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Want Xbox Wireless Headset’s low latency on PC? You’ll need to buy an extra adapter

You can't get all Xbox Wireless Headset features on PC without an extra adapter

Microsoft's grey Xbox Wireless Headset with a speaker plate that rotates

Microsoft’s stylish Xbox Wireless Headset is now available to pre-order for $99 / £90, packing a couple of different untethered connections across Xbox Series X/S, Xbox One, and Windows 10 systems. If you want access to all its features on the best gaming PC, however, then you’ll need to pair it with the official Xbox wireless adapter for Windows 10, which will set you back another $25 / £20 or more.

Since the Xbox Wireless Headset is Bluetooth compatible, you could simply connect it to an inexpensive PC adapter, but you’d be sacrificing the low latency and potentially the lossless audio quality that the new cans boast. This is because the latest Bluetooth 5.0 codec usually has between 100 – 500ms delay and some audio compression depending on the generation of the receiver you’re connecting to.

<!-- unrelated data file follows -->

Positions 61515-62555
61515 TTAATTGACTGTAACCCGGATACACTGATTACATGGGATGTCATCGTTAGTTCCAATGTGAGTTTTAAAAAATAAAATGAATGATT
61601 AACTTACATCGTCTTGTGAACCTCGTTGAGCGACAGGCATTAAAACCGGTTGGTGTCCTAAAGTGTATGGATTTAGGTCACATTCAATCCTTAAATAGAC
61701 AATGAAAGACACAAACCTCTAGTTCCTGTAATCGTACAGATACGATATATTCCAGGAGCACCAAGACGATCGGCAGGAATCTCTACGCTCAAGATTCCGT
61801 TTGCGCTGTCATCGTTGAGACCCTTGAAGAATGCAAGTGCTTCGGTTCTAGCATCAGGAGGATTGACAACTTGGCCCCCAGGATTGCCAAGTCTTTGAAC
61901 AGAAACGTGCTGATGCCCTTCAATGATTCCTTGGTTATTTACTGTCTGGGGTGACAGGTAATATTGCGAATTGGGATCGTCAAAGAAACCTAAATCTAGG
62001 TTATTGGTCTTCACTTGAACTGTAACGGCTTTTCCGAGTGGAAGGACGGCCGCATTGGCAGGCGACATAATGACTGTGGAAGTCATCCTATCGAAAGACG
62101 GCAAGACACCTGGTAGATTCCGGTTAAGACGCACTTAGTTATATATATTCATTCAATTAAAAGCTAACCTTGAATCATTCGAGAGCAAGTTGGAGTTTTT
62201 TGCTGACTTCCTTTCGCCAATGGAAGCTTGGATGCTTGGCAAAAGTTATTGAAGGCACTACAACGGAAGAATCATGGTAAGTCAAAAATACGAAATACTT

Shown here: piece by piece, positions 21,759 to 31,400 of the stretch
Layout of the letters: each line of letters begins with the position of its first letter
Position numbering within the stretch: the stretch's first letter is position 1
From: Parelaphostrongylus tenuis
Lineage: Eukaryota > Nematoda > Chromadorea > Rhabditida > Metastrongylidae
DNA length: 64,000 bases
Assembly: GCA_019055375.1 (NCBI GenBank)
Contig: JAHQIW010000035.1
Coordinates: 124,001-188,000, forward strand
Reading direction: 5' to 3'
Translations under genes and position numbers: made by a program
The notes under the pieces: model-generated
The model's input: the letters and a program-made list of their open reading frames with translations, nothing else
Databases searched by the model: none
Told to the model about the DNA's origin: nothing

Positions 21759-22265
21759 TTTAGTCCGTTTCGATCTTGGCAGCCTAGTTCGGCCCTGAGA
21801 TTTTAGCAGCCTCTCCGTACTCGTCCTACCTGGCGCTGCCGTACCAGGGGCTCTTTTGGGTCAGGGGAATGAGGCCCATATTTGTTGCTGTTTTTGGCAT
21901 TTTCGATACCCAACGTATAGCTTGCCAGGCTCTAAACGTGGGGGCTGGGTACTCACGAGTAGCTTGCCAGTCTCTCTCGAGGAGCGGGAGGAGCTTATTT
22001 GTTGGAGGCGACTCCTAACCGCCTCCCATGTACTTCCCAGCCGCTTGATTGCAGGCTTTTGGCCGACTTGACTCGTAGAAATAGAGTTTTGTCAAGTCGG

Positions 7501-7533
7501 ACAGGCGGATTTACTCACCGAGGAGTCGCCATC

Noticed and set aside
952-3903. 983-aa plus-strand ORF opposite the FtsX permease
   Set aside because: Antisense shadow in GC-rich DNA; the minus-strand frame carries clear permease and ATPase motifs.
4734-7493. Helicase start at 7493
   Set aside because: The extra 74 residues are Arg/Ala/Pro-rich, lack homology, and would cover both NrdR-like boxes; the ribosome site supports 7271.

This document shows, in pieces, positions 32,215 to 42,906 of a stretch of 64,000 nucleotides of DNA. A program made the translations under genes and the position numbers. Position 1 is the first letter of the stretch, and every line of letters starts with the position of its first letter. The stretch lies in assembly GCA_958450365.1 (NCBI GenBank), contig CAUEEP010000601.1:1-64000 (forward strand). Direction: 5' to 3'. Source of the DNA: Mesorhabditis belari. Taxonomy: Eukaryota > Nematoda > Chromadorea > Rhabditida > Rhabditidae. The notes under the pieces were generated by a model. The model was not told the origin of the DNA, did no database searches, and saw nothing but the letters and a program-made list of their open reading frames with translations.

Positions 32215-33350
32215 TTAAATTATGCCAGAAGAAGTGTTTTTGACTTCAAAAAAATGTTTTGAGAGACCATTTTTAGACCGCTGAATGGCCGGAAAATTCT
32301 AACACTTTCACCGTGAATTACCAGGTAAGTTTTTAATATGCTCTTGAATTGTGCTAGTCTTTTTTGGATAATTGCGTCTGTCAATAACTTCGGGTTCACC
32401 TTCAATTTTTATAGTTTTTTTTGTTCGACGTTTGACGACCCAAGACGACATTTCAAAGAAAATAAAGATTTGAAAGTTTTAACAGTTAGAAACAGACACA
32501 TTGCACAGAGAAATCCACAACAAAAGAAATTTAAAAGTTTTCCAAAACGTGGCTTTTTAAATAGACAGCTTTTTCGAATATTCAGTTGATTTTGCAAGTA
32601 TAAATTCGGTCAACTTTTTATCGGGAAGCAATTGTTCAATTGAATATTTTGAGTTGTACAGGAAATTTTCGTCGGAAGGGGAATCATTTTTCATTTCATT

While this is rarely an issue when pairing the best wireless gaming headsets to your phone, listening to music, watching movies, or videoconferencing, the delay is instantly recognisable in FPS games where every millisecond counts. Wireless models of the best gaming headsets usually include a dongle with a proprietary wireless protocol to combat this, putting latency in line with the average 5 – 10ms we’re used to with wired versions.

Unfortunately, the Xbox Wireless Headset doesn’t come with a dongle of its own, meaning its Windows 10 compatibility comes filled with caveats that aren’t clearly displayed and can’t be solved unless you get your hands on an Xbox wireless adapter.

“Xbox Wireless is a proprietary protocol that enables uncompressed audio at a latency much lower than current Bluetooth solutions,” a Microsoft spokesperson tells us. “Customers can connect the Xbox Wireless Headset to an Xbox Wireless Adapter for Windows 10 (sold separately) and experience a lower latency compared to using Bluetooth on their PC.”

The Xbox Wireless protocol is native to Microsoft’s consoles, meaning anyone that owns an Xbox Series X/S or Xbox One can benefit from rotating speaker plate controls, up to 15 hours of battery life with quick charging, and its many spatial sound technologies (Windows Sonic, Dolby Atmos, and DTS Headphone: X), no strings attached.

Until we get our hands on the headset, we can’t say whether the premium PC users must pay for the full feature set is worth it or not, but the additional cost should certainly factor into your decision to buy it.